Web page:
Tuesday, July 15, 2008

Could George W. End Up Being One of Our Greatest Presidents?

Perish the thought; however, it's possible. What if the Middle East transforms from a boiling cauldron of violence and hostility into a peaceful hub of American loving individuals in the next few years? What if our financial system once again serves as the model for the rest of the world to follow? You get the point. Anyone who has engaged in reading this blog knows what I think of President Bush, however, I am also aware of the difficulty of seeing the forest through the trees.

I never thought Ronald Reagan would go down as one of our greatest presidents, yet, less than two decades later, it seems as if he may just do that. Granted, he had something to do with the fall of the "evil empire", but for the most part, President Reagan added the finishing touches to an effort started long ago, which when combined with being in the right place at the right time, makes it appear as if he had more to do with it than he really did (Yes, I'm biased as he is not my favorite President, however he is not solely responsible). President Reagan did accomplish more than someone like me is likely to give him credit, as he also created the Earned Income Tax Credit, uncharacteristic of his presidential agenda, as it enables a disenfranchised America.

On the other hand, by pushing supply side economics and deregulating the shadow economy thus increasing the gap between the haves and the have-nots, President Reagan ignited a very egocentric, self-centered trend in our country that fueled the entitled, "overweight" America we see today...not to mention the Iran-Contra issue; ignoring the Aids crisis and many other blemishes that scar his leadership effectiveness.

Assessing leadership is difficult as it is not a moral concept in and of itself, yet it's almost impossible to evaluate someone as a leader outside of a moral context. All ethics and morality aside, Jesus Christ far "out-leaders" Hitler. Jesus influenced and continues to influence billions of people, thousands of years after his death and He did not use coercive techniques to unite his followers to share His vision. Hitler, on the other hand, amassed a large following, however his "leadership" did use brute force and over half a century later, has a handful of followers, at best.

However, comparing leaders is normally not that straight forward, with the exception of leaders like Jesus Christ and Gandhi, most leaders exhibit an egocentricity that leads to decisions that end up destroying as much as their leadership serves to restore. Consider Charlemagne. He was a great military leader and illuminated a very dark part of history, giving the people he ruled a taste of what it was like to live before the fall of Rome, however he also ordered the beheading of 3,000 people in a matter of a few hours for not adopting his new found belief, just one example of how bloodthirsty he could be. Was he a good leader? He was, overall a good leader, however, no one with a reverence for life can overlook his glaring inhumanity.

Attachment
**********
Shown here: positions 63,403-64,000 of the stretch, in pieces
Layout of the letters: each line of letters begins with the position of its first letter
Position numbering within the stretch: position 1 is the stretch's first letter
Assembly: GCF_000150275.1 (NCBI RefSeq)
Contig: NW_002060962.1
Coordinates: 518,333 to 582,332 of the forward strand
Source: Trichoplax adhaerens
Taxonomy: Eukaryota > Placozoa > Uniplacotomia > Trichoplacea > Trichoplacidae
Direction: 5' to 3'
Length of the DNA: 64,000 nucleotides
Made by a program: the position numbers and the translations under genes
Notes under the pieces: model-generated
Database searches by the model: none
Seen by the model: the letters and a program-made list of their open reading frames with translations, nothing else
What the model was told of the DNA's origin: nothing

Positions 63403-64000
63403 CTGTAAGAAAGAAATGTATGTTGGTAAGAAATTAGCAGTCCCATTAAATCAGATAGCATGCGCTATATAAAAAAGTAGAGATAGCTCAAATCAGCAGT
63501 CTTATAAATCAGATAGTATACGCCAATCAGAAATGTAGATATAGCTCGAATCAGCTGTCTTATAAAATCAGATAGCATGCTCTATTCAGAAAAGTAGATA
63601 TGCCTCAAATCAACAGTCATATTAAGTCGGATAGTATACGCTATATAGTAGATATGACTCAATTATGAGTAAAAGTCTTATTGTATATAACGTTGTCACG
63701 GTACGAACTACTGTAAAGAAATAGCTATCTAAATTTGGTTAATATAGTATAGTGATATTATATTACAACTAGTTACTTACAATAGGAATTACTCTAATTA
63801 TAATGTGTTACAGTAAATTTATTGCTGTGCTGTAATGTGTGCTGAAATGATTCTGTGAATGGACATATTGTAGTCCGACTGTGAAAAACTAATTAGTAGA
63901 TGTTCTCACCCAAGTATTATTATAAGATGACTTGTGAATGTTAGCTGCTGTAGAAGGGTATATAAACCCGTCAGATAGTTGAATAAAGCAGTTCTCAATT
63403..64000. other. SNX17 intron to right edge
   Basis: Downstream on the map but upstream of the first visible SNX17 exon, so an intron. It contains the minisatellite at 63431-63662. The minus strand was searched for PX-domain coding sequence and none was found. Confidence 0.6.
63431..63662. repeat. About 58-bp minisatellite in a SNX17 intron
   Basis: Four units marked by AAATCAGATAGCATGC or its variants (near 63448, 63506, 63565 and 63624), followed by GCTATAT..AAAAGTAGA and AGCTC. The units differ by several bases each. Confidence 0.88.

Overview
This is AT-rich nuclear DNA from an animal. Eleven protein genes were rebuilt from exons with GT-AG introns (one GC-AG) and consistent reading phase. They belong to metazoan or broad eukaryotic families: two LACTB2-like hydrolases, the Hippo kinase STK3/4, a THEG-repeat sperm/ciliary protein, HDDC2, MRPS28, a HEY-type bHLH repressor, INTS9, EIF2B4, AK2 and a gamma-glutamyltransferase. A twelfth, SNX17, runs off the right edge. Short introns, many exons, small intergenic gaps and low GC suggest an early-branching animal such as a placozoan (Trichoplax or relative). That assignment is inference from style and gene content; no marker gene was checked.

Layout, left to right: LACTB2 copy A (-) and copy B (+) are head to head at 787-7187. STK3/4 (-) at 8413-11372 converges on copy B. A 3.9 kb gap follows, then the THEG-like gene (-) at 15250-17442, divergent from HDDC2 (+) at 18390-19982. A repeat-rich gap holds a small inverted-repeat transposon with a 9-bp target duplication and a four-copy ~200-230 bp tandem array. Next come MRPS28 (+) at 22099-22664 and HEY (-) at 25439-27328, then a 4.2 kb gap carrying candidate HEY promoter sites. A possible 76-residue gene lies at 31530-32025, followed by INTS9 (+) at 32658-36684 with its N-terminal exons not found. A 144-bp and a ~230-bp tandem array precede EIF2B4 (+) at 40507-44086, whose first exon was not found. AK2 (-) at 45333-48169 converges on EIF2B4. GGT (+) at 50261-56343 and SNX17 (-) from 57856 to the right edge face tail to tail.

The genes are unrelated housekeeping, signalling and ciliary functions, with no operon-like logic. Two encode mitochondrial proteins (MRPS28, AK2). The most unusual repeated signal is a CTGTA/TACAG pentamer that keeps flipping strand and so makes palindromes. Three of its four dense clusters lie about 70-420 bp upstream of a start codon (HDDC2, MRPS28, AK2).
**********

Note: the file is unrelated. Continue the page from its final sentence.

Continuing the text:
If we distinguish between leaders and tyrants, weeding out everyone who found it necessary to use brute force to remain in power, the task becomes somewhat easier, however even that runs into problems because "brute force" must be defined. What about the threat of "brute force"? What if leaders are more insidious and the "brute force" is not so apparent? Some leaders have, as much if not more blood on their hands, yet it's invisible to the naked eye.

George W. Bush will end up with the blood of thousands if not millions on his hands, however, if the Middle East ends up "democratized" and a peaceful land, wouldn't he rank up there with the great presidents of all time? Just as Ronald Reagan's legacy will always be the fall of the Soviet Union, if years from now, Iraq or the Middle East transforms, George W. will no doubt get the credit. Some of our greatest Presidents suffered the lowest ratings in the opinion polls at the time they served the country.

Whatever the eventual outcome regarding George W., we should, at the very least, judge our leaders on the "reality" they impose on the greatest number of people, rather than the personal weaknesses we all have that only affect those closest to them.

So, Monica Lewinsky was stuck with a dry cleaning bill of perhaps, $15 and maybe Hilary wept the tears of betrayal that 99% of our population has wept at some point in their lives, and "We, the people" go batshit crazy. On the other hand George W. sticks us with a bill of billions of dollars, maybe trillions of dollars, human suffering abound, and a death toll we'll probably never know the number.

“Scholars should remind us that leadership is not a moral concept. Leaders are like the rest of us: trustworthy and deceitful, cowardly and brave, greedy and generous. To assume that all leaders are good people is to be willfully blind to the reality of the human condition, and it severely limits our scope for becoming more effective at leadership.” -- Barbara Kellerman

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